The show, eight seasons in, features Americans who meet mates overseas and bring them to the United States using a K-1 visa. The clock begins ticking because the foreigner must get married to said American within 90 days to qualify for a green card ― or go back home.
The premise, inspired by a “Dateline NBC” story, generates a mélange of tensions: a ridiculously tight time limit, mixed motivations, suspicious relatives, culture clashes and wedding planning all melded into one show.
TLC executives sensed demand for more about these couples. So they obliged. And then some.
There are a whopping 18 variants of the original, the newest called “90 Day Fiancé: Foody Call” on the Discovery+ streaming service where couples from past shows cook favorite dishes while “dishing” advice about keeping the romance spicy. Discovery+, in fact, has been home to seven spinoffs, all released since January.
“90 Day” is currently TLC’s most popular franchise, beating staples such as “Dr. Pimple Popper” and “My 600-lb Life.” And TLC is not shy about airing expanded two-hour-long episodes every Sunday night without fear of diluting their audience or testing their patience.
Of the 100 most-watched shows among 18-to-49 year olds the past eight months on broadcast and cable TV, “90 Day Fiancé” and four spinoffs of that show made the cut. Four “90 Day” shows also made the top 100 amongst all viewers, each drawing more than 3 million viewers.
“90 Day Fiancé” brought in more viewers in the 18-49 demo than NBC’s “New Amsterdam,” Fox’s “The Resident” and ABC’s “The Goldbergs.” It also trounced Bravo’s “The Real Housewives of Atlanta.”
TLC executives knew they had a great concept in 2014 that complemented shows at the time like “The Little Couple” and “Breaking Amish.” But they had no clue it would become such a genuine hit until season two when word of mouth enabled them to cast a more dynamic cast including the rocky marriage of Ohio resident Danielle Mullins and Tunisian-born Mohamed Jbali.
“That was a game changer,” said Dan Adler, the show’s executive producer. “We were really able to push the envelope with that couple.”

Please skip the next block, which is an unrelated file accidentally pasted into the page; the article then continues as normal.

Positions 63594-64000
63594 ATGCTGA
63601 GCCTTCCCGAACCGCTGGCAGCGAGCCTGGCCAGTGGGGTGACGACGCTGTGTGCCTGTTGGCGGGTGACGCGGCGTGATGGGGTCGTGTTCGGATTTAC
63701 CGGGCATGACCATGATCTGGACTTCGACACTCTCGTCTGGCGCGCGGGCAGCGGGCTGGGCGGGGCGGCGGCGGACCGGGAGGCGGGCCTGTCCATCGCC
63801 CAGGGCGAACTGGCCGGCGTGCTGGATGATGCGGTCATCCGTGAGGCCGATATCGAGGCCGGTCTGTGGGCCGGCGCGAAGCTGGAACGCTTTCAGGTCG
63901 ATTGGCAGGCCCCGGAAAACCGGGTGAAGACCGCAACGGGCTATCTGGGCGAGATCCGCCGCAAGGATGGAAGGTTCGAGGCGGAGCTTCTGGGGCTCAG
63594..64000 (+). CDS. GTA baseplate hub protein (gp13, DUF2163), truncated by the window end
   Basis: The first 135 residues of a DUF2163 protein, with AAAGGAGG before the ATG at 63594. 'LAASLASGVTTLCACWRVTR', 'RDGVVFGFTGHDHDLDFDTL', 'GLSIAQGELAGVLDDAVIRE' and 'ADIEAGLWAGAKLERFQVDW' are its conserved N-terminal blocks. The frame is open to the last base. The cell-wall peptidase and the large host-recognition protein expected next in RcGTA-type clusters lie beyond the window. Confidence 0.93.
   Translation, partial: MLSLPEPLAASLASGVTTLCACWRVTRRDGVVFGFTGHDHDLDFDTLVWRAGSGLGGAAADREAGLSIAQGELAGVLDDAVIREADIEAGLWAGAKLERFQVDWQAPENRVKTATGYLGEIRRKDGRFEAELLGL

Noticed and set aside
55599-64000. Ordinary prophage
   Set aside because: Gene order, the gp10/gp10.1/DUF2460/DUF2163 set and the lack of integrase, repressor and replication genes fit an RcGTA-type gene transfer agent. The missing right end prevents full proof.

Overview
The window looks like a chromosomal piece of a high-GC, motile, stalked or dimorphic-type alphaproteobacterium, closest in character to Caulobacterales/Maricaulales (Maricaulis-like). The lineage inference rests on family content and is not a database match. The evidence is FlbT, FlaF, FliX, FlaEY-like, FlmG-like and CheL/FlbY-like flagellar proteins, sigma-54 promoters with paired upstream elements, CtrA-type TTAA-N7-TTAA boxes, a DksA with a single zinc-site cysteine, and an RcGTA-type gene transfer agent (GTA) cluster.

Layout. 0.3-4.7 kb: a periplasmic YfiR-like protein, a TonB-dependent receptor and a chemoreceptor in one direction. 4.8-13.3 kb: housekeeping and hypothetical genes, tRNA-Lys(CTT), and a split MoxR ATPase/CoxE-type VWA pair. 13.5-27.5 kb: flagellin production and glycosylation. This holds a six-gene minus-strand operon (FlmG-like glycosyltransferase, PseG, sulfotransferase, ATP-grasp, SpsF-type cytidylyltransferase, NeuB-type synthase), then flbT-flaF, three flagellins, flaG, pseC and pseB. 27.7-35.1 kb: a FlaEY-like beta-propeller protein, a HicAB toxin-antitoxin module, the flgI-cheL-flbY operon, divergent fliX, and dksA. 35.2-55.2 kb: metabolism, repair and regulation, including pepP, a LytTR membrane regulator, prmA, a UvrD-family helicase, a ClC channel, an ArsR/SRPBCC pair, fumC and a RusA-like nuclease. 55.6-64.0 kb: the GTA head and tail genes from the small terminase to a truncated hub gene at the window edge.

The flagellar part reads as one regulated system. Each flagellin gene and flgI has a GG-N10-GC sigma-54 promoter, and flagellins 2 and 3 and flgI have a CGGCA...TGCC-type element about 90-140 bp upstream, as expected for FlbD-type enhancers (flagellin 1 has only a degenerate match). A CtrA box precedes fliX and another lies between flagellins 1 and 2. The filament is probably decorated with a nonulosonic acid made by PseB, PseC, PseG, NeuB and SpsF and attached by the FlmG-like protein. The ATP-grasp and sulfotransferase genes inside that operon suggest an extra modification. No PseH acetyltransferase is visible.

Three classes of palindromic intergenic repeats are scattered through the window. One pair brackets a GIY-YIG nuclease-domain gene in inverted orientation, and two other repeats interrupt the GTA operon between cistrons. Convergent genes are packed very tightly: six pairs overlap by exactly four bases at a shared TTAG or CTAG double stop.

Monica King, a 50-year-old Alpharetta resident who works in corporate regulatory affairs at a healthcare company, said she is drawn in by the authenticity of the relationships. “They feel human, not like cartoon characters on ‘The Bachelor,’” she said. “They seem like real people seeking true everlasting love. I really want to find out what happens next in their lives.”
Once TLC realized through social media how rabid the fan base had become, they began casting shows focused on relationships prior to the K-1 visa process (”Before the 90 Days”) and shows featuring couples well past the 90-day period (”Happily Ever After?”). They delved into the lives of now single people whose K-1 visa relationship failed. They follow Americans who do the reverse and move to another country to marry someone.
They even have a meta-style show where popular “90 Day” couples sit in bed (”Pillow Talk”) and make snarky comments while watching another “90 Day” show.
One of the most popular couples in the show’s history hails from Atlanta: nurse Chantel Everett and Pedro Jimeno, a Domican Republic man she met and fell in love with while learning Spanish virtually. She brought him back to Atlanta to start the K-1 visa process while lying to her family, saying he was on a more permissive student visa. Her wary family did not like Pedro at first, and Pedro’s family in the Dominican Republic clashed with her family. It became a case of “Romeo and Juliet”-style star-crossed lovers that viewers ate up.
After appearing on “Happily Ever After?” TLC gave them their own show “The Family Chantel.” It featured Chantel’s brother Royal falling for a woman from abroad, in his case, the Philippines, and Pedro’s sister Nicole dating a married man. The second season aired last year. Adler said it did well despite the fact a good portion of the dialogue is in Spanish.